Bitcoin Meets Silk Road: New Study Links Mysterious Bitcoin Inventor With Dread Pirate Roberts

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A team from the Department of Computer Science and Applied Mathematics at the Weizmann Instituate of Science in Israel has discovered a link between Ross William Ulbricht, the founder of Silk Road who was recently arrested by the FBI, and the mysterious inventor of Bitcoin, which has recently exploded in value and mainstream awareness.

The paper by Dorit Ron and Adi Shamir was published Sunday and explores how Ulbricht, known online as “Dread Pirate Roberts,” acquired and protected his vast Bitcoin fortune. Through their research, they concluded that the FBI seized only about 22 percent of Ulbricht’s total bitcoins, and that he was given many of them just after the invention of Bitcoin by an account associated with the earliest “mining” of Bitcoin.

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Bitcoin is believed to have been invented in 2008, though its creator remains a mystery. The Bitcoin community has long attributed the creation to a person or team of people using the pseudonym “Satoshi Nakamoto.” The person or people behind Satoshi Nakamoto are believed to hold bitcoins worth several millions of dollars.

That is, if Satoshi Nakamoto is still alive. After mining (the term given to the complex cryptographic algorithms behind creating a bitcoin) the first 20,000 blocks of bitcoins (which would be worth about $1 billion today), Satoshi Nakamoto vanished from the Internet, leading to speculation that Satoshi Nakamoto had died.

While bitcoins protect the anonymity of the buyers and sellers, the actual transactions are public. Ron and Shamir used a list of these public transactions as well as information about Silk Road-related transactions to trace how Ulbricht acquires his wealth. The team found that Ulbricht created a bitcoin during the earliest days of Bitcoin, and noticed that this account received transfers from another account that was created just one week after the first block of bitcoins were mined.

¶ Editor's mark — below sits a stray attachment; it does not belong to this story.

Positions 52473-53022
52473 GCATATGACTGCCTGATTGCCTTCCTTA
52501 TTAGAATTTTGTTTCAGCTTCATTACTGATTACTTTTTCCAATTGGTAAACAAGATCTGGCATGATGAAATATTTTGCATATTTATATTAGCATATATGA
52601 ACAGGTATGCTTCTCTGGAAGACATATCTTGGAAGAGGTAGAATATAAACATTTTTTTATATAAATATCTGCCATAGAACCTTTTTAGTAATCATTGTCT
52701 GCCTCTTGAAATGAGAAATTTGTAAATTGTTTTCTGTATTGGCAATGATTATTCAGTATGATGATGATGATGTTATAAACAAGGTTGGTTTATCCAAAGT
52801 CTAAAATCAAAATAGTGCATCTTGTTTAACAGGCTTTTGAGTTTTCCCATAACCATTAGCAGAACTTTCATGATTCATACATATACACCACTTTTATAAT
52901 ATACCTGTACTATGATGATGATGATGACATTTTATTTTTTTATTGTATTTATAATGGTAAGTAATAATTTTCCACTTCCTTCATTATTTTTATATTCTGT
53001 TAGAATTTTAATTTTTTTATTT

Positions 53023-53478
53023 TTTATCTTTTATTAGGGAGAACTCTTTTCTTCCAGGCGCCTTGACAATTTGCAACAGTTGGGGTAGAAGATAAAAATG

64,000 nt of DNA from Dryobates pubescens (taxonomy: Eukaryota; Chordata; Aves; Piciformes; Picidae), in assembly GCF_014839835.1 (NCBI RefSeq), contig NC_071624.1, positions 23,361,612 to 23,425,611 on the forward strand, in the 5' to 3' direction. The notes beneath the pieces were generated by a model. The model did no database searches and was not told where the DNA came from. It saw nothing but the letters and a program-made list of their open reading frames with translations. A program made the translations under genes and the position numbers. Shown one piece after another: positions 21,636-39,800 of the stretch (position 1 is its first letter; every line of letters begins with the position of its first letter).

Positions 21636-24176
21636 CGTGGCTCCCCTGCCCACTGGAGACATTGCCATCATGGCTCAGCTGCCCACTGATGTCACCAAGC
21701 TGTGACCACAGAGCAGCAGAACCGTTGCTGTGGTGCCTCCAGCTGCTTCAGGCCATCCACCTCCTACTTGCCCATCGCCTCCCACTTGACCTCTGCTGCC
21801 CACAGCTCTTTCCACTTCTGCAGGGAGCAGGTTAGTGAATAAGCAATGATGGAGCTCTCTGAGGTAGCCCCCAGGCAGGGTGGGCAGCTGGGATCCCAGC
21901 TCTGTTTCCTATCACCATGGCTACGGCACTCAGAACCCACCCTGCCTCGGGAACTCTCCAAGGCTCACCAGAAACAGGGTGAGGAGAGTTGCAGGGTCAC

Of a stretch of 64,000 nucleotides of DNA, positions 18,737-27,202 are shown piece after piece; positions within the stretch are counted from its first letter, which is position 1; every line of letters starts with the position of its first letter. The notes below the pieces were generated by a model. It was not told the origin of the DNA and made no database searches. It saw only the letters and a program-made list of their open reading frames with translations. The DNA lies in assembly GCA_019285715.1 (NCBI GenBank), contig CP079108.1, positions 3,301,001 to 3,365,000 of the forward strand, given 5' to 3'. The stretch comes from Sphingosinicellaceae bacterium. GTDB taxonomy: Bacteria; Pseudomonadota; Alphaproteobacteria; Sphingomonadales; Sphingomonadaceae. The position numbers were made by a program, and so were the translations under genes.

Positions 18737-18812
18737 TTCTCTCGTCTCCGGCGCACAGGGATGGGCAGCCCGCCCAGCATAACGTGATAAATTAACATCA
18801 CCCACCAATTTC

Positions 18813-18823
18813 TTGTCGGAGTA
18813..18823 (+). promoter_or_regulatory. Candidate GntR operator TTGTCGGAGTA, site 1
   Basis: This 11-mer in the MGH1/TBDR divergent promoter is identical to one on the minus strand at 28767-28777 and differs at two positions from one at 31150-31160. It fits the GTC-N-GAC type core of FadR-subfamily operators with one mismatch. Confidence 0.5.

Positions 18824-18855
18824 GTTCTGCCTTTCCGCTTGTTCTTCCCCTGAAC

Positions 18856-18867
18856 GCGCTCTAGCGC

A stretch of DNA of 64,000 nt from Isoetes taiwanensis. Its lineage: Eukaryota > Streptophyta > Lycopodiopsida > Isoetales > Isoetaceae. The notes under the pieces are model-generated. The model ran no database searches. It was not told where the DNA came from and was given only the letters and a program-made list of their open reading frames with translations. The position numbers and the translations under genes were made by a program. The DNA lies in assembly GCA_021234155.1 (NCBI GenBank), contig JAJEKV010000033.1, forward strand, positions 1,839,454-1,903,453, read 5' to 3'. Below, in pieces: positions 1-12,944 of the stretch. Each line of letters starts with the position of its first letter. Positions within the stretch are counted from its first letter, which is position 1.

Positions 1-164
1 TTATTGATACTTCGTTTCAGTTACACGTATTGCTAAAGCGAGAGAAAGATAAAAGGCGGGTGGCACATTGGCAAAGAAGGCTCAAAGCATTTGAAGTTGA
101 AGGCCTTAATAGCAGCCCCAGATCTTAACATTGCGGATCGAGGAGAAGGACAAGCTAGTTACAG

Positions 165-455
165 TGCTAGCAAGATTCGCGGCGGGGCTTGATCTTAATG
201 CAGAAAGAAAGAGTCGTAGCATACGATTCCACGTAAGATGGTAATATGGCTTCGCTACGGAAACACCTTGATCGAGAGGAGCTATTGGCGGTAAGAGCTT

This early account accumulated more than 35,755 bitcoins that were likely mined by Satoshi Nakamoto. Ron and Shamir believe it’s reasonable to assume that this user was a founder of the Bitcoin network, and could have been owned by Satoshi Nakamoto.

Ulbricht received several transfers of bitcoins from this early Bitcoin founder, including one worth about $60,000 at the time (it would now would worth close to $1 million).

“Such a single large transfer does not represent the typical behavior of a buyer who opens an account on Silk Road in order to purchase some narcotics,” Ron and Shamir reported, who added that most buyers made an initial deposit of bitcoins into their Silk Road account that was worth tens or hundreds of dollars and added more bitcoins as they needed.

The team speculated that it could indicate a form of investment or partnership between Ulbricht and this Bitcoin founder, though it pointed out that it could not be proven.

“The short path we found suggests (but does not prove) the existence of a surprising link between the two mysterious figures of the Bitcoin community, Satoshi Nakamoto and [Dread Pirate Roberts],” Ron and Shamir said.

Bitcoin enthusiasts insist on the many benefits of the digital currency, but its undeniable that Bitcoin is frequently used for illegal purposes. When the FBI shut down the Silk Road, which used only Bitcoin for transactions, the value of Bitcoin temporarily plummeted.

If more links are found between the anonymous inventor of Bitcoin and illegal websites like Silk Road, it could provide more roadblocks towards Bitcoin acceptance as a mainstream currency.  

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